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Candidates for 2nd Congressional District tussle over inflation and energy in only full debate

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Associated Press/Maine Public file
Bruce Poliquin (from left), Jared Golden and Tiffany Bond.

The three candidates vying for Maine's 2nd Congressional District seat tussled Tuesday night over energy costs, the economy, immigration and abortion in the only debate that they'll appear in together before election day.

The points of attack in the hourlong debate hosted by News Center Maine closely tracked the multimillion dollar ad campaigns backing Democratic Congressman Jared Golden and former Republican Congressman Bruce Poliquin. The two sparred over inflation and the most recent energy and health care bill enacted by the Democratic-controlled Congress.

Independent Tiffany Bond, as she did when she faced the two rivals in 2018, described herself as the pragmatic alternative to what she described as two bickering partisans.

Poliquin, meanwhile, badgered Golden for supporting the the Inflation Reduction Act, claiming that it will tax oil production.

Golden countered that the bill is designed to increase domestic production of oil and gas as Mainers brace for a winter of high heating costs.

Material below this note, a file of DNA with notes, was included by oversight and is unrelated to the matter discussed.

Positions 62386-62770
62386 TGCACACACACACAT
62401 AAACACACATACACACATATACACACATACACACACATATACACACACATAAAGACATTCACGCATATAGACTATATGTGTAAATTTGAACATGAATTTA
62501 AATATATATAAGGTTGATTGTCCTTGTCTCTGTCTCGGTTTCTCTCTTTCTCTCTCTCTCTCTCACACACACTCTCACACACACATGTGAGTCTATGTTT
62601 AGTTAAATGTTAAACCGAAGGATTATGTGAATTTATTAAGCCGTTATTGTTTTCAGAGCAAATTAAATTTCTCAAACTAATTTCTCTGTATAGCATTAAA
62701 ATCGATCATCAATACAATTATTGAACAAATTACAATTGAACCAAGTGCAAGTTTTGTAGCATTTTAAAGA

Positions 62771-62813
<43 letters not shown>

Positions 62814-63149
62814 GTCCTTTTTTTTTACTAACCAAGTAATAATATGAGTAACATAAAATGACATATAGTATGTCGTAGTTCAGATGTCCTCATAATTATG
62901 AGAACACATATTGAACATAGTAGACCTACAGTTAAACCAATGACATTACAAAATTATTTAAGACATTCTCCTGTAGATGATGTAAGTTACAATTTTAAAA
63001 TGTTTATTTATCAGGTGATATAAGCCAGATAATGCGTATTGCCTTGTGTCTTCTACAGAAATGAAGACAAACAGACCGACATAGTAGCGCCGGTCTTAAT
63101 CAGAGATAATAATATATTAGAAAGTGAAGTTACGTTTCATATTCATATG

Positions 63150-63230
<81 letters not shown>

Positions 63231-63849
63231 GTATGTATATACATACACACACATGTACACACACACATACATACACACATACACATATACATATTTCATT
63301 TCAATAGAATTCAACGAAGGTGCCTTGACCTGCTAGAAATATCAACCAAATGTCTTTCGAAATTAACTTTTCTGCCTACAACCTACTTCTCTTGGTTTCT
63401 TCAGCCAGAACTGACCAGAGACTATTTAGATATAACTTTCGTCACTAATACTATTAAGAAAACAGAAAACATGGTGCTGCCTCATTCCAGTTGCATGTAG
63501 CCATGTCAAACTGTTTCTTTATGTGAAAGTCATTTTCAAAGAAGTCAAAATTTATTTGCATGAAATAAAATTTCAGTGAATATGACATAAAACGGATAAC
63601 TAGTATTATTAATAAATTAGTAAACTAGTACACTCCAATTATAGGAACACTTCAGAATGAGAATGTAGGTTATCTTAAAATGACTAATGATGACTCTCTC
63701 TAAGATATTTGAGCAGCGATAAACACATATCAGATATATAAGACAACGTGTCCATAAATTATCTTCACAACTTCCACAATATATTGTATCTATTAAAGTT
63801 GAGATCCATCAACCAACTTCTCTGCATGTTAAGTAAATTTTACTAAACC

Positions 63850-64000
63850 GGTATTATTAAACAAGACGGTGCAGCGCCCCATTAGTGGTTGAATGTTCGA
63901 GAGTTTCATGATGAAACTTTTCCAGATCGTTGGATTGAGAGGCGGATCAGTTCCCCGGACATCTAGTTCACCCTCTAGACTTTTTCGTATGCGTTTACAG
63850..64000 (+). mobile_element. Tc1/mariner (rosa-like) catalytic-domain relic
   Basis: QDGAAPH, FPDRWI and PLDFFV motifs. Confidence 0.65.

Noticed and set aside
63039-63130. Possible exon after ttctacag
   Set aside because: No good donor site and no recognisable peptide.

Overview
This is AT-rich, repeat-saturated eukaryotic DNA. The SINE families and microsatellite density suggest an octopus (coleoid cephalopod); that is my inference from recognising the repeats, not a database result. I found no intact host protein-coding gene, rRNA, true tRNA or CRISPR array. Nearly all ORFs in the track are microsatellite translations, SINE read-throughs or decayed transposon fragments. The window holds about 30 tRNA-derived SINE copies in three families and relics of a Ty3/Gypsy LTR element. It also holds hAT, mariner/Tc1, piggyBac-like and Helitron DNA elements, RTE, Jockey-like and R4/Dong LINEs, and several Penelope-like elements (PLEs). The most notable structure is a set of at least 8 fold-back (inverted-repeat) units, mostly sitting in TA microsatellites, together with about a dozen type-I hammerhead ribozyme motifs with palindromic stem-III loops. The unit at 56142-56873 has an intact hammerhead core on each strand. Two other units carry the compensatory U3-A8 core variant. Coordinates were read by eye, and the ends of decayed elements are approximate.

"That bill puts a tax on foreign oil on countries like Russia, Venezuela, Saudi Arabia. These are not countries that we want to be energy dependent on going into the future, so taxing imports from those countries is going to help prop up American energy production," he said.

Golden, who edged out Poliquin four years ago in a ranked-choice voting runoff, is seeking a third term and positioning himself as an independent willing to buck his own Democratic party on major spending bills.

Poliquin, a former pension manager and real estate investor who has run for a political office seven times since 2010, claimed he’s not a career politician and tried to puncture Golden’s image by linking him to what he described as the radical Democrats who control Washington.

The two party candidates will face the independent Bond, a Portland attorney, in a repeat ranked-choice voting contest on Nov. 8.

* This story was updated to correct Poliquin's former profession.